Adam Smith’s The Wealth of Nations argues for a system of political economy that separates economy – the creation and distribution of wealth – from governmental interference. In Smith’s view, the economy of a nation grows as a direct consequence of private business ventures in the interest of each individual owner. Regulation by the government hurts the economy, and the progress of society is derived from the flow of the market. Things should be left in their natural states, thus maintaining a “natural order” of society. The basis of Smith’s thesis is that this natural order is driven by Man’s self-interest.
Smith presents the first and arguably most important aspect of social organization based upon self-interest as the division of labor. He asserts that the division of labor occurs naturally in society as “the consequence of a certain propensity in human nature … the propensity to truck, barter, and exchange one thing for another” (21). This propensity arises from man’s “almost constant occasion for the help of his brethren,” (21) an idea illustrated by the fact that in both Smith’s and modern times, the number of truly self-sufficient individuals are few. This “trucking disposition gives occasion to the division of labor,” and Smith makes the example of a hunter who, in trading arrows with others, can acquire whatever he needs and will be encouraged to “apply himself to a particular occupation, and to cultivate and bring to perfection whatever talent … he may possess for that … business” (23). At this point, Smith is making an assumption: that men will always choose to do something that will provide them with more over something that would provide them with less, and it is directly from this assumption of self-interest that Smith derives his principles of division of labor.
The next aspect of the “natural order” that Smith derives from self-interest is his ideas concerning the nature of exchange and the theory of value. Smith out rightly declares that the nature of exchange is a combination between the self-interest of two parties, that it is “not from the benevolence of the butcher, the brewer, or the baker that we expect our dinner, but from their regard to their own interest (22).” Smith believes that exchange takes place when both parties stand to gain, because bargainers “address [each other], not to [each other’s] humanity, but to [each other’s] self-love” (22). Similarly, Smith also bases his theory of value on the assumption that Man will always act in the manner that allows him to gain the most. Smith defines the value of any product as “equal to the quantity of labor which it enables him to purchase or command” (36). By this, Smith is using exchange to define value, and as exchange, according to Smith, is rooted in self-interest, so value is also.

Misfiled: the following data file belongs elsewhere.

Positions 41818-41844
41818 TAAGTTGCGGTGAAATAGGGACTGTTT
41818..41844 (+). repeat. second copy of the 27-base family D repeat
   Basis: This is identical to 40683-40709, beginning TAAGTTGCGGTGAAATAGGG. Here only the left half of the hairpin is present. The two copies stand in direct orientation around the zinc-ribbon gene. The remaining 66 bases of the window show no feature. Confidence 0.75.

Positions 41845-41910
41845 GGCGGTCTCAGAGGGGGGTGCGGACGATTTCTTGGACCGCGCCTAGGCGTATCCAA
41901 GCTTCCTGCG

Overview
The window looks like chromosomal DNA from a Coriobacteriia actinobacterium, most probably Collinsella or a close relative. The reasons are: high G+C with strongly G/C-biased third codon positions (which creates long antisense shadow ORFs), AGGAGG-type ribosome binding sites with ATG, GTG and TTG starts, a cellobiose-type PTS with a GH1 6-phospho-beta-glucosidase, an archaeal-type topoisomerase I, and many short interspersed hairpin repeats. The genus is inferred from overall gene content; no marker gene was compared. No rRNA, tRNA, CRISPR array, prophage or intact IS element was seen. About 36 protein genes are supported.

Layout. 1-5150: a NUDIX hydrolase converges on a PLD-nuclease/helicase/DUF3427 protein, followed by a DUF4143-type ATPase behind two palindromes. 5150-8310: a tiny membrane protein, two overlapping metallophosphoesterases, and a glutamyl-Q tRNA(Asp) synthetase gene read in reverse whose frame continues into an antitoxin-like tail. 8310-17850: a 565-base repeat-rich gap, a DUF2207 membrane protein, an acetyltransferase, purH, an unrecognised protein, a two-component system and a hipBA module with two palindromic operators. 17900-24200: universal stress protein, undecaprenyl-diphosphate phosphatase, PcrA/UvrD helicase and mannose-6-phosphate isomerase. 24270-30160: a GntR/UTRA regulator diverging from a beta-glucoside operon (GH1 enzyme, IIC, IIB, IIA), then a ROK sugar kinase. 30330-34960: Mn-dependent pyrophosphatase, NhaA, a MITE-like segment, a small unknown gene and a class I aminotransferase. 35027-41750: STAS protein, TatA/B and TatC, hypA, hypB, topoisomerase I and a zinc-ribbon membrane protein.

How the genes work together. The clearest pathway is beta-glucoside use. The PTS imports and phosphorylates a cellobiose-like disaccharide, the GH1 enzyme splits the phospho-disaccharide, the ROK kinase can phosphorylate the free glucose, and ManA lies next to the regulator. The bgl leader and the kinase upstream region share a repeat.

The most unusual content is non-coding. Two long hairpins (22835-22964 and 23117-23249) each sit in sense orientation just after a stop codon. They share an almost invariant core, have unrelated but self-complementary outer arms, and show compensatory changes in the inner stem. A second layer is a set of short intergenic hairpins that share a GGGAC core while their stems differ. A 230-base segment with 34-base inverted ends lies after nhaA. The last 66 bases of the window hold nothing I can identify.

The final aspect of Smith’s system of natural order derived from self-interest is that of the relations between the laborer, the landlord, and the stockholder. Smith writes, “he [the stockholder] could have no interest to employ them [laborers], unless he expected … something more than what was sufficient to replace his stock to him” (46). Here, Smith has assumed that the stockholder will never have relations with laborers unless those relations leave him with more than he had to begin with, an action in the interests of self. This self-driven relationship is identical to the relationship between landlords and laborers, as the landlords “love to reap where they never sowed, and demand a rent even for its [the land’s] natural produce” (47). Again, Smith is assuming that the landlords are acting in their own interest, as they would always demand something from the laborers, even if it is something that is naturally present in the land, one that the landlord had nothing to do with.
The key assumption that Smith makes throughout The Wealth of Nations is that man has a natural inclination to act in his own self-interest, and it is from this assumption that the natural order proposed by Smith comes to bear. However, to what degree one understands Man’s actions as self-interested depends largely upon the degree that one allows cynicism to color his or her perception of those actions. For example, consider a man who donates to a charity. On the one hand, economically he gains nothing from this action, and this action does not contribute to his private opulence, defined by Smith as “originally derived … [from] the uniform, constant and uninterrupted effort of every man to better his condition” (205). On the other hand, a more cynical individual might say that the giver gains some kind of metaphysical or subjective return from this action that contributes to his self-interest. Smith seems to have little faith in the natural goodness of Man, writing “it is in vain for [one man] to expect [help] from [other men’s] benevolence only” (22). This pessimistic viewpoint Smith holds might explain what leads him to see self-interest as the primary factor in the actions of humanity.
Smith, Adam. Wealth of Nations.